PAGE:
Furthermore, I find no requirement that the value of the displaced dwelling must be established by a licensed real estate appraiser or that SCDOT’s valuation estimates constituted a rendering of a real estate appraisal. During the hearing, SCDOT employees were permitted to testify as to what value they gave the displaced dwelling in calculating the price differential payment based upon the portion of the settlement they considered as the acquisition cost. The SCDOT employees were not licensed appraisers. Nevertheless, S.C. Code Ann. § 1-23-330 (2005) provides that “[t]he agency's experience, technical competence and specialized knowledge may be utilized in the evaluation of the evidence.” The employees displayed experience, technical competence, and specialized knowledge in determining the value of Petitioner's property, especially for the purposes of determining the portion of the acquisition payment which is attributable to the displacement dwelling. Accordingly, the employees properly testified to their determinations.

Moreover, SCDOT relied on the appraisal prepared by Gary Pruitt to determine the allocation in this matter. Mr. Pruitt holds a license as a S.C. General Real Estate Appraiser with an MAI designation. Mr. Pruitt’s appraisal valued the property according to a combination of the Sales and Income approaches to estimating value. In both his Sales and Income valuation analyses, Pruitt assigned the apartment the same value as the commercial space within the building. He stated his basis for doing so was that the apartment “could easily be converted to office area,” which was the highest and best use of the space. Mr. Pruitt’s testimony alone warrants a determination that 10.07% of the condemnation settlement amount was attributable to the residential portion of the displaced property.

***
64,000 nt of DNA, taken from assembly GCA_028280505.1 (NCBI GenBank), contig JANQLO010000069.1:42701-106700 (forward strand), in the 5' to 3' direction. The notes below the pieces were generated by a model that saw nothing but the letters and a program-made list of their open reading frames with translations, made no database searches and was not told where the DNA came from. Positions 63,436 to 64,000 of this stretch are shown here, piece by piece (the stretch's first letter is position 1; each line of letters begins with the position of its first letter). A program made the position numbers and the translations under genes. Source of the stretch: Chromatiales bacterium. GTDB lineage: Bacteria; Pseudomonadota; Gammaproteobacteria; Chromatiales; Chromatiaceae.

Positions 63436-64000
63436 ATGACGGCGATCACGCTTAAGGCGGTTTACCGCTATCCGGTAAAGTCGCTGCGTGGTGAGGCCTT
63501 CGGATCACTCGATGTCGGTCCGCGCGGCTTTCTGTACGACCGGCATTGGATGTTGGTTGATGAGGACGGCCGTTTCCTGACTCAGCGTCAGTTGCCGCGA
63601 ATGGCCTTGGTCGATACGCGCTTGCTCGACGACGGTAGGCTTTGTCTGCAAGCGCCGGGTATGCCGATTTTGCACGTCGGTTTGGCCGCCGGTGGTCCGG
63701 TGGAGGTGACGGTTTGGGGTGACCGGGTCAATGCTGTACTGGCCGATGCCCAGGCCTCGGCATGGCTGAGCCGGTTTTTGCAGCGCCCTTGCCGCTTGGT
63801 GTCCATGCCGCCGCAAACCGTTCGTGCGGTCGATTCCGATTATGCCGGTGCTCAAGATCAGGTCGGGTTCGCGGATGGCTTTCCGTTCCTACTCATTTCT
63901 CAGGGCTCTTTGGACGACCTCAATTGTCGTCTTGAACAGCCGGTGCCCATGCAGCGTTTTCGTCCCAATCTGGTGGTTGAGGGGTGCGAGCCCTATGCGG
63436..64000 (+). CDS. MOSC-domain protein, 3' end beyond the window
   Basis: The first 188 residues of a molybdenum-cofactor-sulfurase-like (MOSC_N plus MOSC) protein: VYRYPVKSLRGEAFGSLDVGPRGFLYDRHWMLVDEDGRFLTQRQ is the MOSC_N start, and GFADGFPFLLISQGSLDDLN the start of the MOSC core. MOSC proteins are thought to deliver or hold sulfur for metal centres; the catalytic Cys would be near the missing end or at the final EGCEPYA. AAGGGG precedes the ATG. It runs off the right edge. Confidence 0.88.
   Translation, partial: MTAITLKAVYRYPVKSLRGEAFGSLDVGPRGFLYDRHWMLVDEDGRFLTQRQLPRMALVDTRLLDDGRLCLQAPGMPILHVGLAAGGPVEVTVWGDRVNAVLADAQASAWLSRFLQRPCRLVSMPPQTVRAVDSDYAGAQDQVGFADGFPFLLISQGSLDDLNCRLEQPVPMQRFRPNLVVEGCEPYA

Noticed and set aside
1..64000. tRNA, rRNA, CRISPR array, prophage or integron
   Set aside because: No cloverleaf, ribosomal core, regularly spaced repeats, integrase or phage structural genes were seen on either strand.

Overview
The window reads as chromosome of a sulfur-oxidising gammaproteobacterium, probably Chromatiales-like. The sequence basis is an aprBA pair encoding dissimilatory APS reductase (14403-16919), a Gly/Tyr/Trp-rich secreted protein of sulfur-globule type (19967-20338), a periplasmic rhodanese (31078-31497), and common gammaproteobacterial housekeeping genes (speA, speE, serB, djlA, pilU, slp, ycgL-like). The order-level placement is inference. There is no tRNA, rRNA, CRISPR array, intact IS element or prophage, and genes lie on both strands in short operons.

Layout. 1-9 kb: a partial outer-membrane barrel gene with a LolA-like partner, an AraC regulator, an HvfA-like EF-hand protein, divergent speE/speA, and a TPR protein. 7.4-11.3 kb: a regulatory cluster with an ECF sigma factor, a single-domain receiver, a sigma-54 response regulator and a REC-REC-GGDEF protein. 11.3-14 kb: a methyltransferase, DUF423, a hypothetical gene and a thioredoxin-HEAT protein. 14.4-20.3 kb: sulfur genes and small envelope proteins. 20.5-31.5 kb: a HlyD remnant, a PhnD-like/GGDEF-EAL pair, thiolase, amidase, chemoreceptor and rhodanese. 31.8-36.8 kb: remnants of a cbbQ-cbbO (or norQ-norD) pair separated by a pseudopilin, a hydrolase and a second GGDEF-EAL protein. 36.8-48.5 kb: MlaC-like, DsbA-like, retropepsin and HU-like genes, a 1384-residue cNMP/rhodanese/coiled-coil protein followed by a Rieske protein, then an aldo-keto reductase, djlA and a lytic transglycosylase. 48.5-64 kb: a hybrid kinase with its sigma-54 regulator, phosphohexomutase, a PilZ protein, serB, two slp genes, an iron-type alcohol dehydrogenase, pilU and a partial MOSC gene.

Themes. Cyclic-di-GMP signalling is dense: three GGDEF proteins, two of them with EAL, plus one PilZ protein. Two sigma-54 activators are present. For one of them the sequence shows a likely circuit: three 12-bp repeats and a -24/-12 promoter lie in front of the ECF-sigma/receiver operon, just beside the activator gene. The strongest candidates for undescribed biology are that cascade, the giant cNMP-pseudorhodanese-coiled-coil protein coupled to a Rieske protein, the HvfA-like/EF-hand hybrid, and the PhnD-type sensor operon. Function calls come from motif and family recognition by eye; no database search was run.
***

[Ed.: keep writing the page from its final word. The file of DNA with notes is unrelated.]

Therefore, I find that the evidence supports that the appropriate price differential payment based upon 10.07% of the mediated settlement was $80,560.00.

Closing Costs

7. Petitioner presented evidence at the hearing of closing costs associated with the purchase of certain real property and asserted a claim for reimbursement for those costs pursuant to 49 C.F.R. §§ 24.401(d) and (e). However, the evidence did not establish that Petitioner sustained “increased interest costs and other debt service costs which are incurred in connection with the mortgage(s) on the replacement dwelling.” 49 C.F.R. § 24.401(b)(2) (Emphasis added.) Therefore, none of the costs associated with acquiring a mortgage on the replacement dwelling were required to be paid to Petitioner.

ORDER

Based upon the above Findings of Fact and Conclusions of Law:

IT IS HEREBY ORDERED that this case is dismissed.

AND IT IS SO ORDERED.

 

_________________________________

Ralph King Anderson, III

Administrative Law Judge

 

 

 

December 19, 2005

Columbia, South Carolina

 



[1] SCDOT has paid Petitioner relocation benefits related to the relocation of the ice making business and those benefits are not at issue in this proceeding.

[2] A kitchen was located in the downstairs business area of the building.

[3] SCDOT argued that pursuant to 49 C.F.R. § 24.301(h)(11), Petitioner is not entitled to payment for any costs for storage of personal property for any period of time when his belongings were stored on property owned or leased by Petitioner. 49 C.F.R. § 24.301(h)(11) provides that a displaced person is not entitled to payment for “[c]osts for storage of personal property on real property already owned or leased by the displaced person.” SCDOT has paid Petitioner $900.00 for six months of storage at the rate of $150.00 dollars per month. Nevertheless, I do not find that the issue of SCDOT’s overpayment of Petitioner’s claim for storage costs is before me in this case.

[4] The person also must fulfill other criteria that are not the subject of this case.

[5] Regardless of the location of the comparable replacement dwelling used to compute the price differential payment, a displaced person may move wherever he or she wishes to live and may apply any price differential payment toward the cost of a new home. If Petitioner wishes to live in Mt. Pleasant, he is free to do so. However, SCDOT would be neither required nor allowed to subsidize the additional costs for Petitioner to live in a home that is far superior to the apartment from which he was displaced.


Brown Bldg.